Tags: Mittens, Yarnival
It’s that time of the month again! Time for Yarnival!, a bullhorn for the knitting blogoverse. The focus is on dyeing this time; looks like a lot of us have been “drinking the Kool-aid,” and using it, too!
This issue of Yarnival! is sponsored by Pick Up Sticks, a yarn store run by Connie Meeke. Connie tells me she’s constantly on the lookout for unique yarns, and she’s not kidding: she carries Sweet Georgia, Apple Laine, Claudia Handpainted, and Posh Yarns (which is a cashmere/merino blend). She’s also supporting the cause against breast cancer by providing the prize for the Pretty in Pink contest. Go over to her website and support a fellow Canadian!
One thing I noticed about the submissions for this issue is that many of the people who submitted last time (but didn’t get in) didn’t submit to Yarnival for this issue. Please don’t be discouraged! If at first you don’t succeed, try, try again. Even if you don’t submit, let’s hear your feedback! Send me an email or leave a comment at the end of this entry about which posts you liked best, and what you’d like to see in the following issues. (Here’s an introduction to the Yarnival! Carnival, if you’ve never heard of it before.)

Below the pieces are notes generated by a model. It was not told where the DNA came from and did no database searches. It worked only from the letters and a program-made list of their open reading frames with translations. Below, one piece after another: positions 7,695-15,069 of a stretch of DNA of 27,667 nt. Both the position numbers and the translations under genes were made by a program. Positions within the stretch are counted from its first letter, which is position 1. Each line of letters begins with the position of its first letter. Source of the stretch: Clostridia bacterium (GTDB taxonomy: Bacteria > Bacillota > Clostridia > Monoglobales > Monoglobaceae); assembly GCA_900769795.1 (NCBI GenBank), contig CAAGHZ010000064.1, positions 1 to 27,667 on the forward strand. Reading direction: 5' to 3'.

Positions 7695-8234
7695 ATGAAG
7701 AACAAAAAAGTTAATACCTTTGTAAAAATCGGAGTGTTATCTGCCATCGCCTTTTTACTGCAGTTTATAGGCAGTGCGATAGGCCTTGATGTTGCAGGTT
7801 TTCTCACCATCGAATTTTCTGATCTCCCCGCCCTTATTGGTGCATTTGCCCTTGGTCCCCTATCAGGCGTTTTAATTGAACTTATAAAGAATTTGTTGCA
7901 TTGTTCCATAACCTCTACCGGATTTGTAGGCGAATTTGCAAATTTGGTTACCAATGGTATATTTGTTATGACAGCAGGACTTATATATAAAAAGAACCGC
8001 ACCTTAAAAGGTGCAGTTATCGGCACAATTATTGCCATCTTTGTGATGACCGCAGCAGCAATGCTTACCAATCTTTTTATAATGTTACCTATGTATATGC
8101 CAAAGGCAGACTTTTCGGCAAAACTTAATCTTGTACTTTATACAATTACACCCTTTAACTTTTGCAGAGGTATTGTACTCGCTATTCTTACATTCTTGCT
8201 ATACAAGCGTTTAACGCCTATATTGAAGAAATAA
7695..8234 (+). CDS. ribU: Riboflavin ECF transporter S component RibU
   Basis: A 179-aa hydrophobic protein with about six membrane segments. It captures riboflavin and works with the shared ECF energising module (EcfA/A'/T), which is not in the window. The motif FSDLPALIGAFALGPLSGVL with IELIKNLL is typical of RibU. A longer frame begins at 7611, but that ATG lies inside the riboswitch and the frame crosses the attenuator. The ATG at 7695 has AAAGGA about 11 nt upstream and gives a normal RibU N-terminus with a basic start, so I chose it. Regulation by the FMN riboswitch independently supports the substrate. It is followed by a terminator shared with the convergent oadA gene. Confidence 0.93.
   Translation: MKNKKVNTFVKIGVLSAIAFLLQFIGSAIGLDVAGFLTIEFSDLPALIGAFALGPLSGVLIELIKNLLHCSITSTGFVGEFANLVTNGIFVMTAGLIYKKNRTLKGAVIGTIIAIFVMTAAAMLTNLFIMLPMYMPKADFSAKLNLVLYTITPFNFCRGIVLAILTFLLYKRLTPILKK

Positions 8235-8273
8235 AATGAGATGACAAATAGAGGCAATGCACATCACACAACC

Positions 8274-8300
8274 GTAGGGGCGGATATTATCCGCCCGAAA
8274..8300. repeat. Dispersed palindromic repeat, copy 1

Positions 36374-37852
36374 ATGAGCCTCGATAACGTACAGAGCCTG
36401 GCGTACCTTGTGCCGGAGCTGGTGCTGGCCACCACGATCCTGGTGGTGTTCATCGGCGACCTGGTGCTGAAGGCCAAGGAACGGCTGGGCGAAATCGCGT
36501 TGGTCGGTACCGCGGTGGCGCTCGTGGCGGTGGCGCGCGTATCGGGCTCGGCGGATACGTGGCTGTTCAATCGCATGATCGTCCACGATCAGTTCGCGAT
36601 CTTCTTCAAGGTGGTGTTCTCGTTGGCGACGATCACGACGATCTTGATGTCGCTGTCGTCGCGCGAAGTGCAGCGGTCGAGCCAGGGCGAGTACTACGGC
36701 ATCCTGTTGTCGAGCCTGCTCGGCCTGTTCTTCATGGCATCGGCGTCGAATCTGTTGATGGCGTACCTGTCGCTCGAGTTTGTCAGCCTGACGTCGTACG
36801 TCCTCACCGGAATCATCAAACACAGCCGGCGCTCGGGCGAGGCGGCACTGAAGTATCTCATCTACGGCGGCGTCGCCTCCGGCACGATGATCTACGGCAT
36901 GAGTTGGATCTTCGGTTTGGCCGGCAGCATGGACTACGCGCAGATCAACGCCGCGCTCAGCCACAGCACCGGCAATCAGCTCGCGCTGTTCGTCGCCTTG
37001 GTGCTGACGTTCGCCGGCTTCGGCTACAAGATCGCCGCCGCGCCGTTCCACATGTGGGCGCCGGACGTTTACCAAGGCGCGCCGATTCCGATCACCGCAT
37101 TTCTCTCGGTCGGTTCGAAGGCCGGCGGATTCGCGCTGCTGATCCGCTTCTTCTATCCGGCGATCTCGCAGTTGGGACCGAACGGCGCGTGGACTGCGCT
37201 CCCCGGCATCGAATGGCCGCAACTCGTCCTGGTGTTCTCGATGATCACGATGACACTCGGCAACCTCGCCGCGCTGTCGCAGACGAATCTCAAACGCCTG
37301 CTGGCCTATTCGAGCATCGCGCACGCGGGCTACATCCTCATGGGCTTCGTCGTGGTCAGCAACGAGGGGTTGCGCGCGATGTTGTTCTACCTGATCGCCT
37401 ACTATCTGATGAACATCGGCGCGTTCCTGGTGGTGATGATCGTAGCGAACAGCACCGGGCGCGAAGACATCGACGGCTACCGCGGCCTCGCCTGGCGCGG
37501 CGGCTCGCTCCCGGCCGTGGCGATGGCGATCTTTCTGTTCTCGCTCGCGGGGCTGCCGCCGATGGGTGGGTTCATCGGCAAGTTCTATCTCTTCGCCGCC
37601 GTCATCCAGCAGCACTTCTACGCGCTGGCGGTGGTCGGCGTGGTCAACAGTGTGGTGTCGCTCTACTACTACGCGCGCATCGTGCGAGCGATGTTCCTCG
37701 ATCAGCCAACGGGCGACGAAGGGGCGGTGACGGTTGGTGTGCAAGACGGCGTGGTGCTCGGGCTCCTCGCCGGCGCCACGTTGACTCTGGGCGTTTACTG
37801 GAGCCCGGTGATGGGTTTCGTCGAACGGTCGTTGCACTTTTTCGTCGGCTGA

Kate is tired of luxury yarns.
I’m cheap, so I never really bought into the latest craze of wacky, high-priced luxury handspun with beads and ribbons and the kitchen sink woven into them (the ones that could only really be used to knit a funky scarf). For newer, richer knitters, this is a different story, and Kate’s got a bone to pick with upscale yarn stores that pander to this particular demographic. Selling the idea of luxury isn’t new; if it was, noone would ever buy a Cadillac Escalade. But selling it to knitters feels like a betrayal, because we’ve all got that concept of the little old lady yarn store owner with the cat and the bright friendly smile and the sweater by the cash register for her grandson. How could she do that to us? How dare she hike up the price?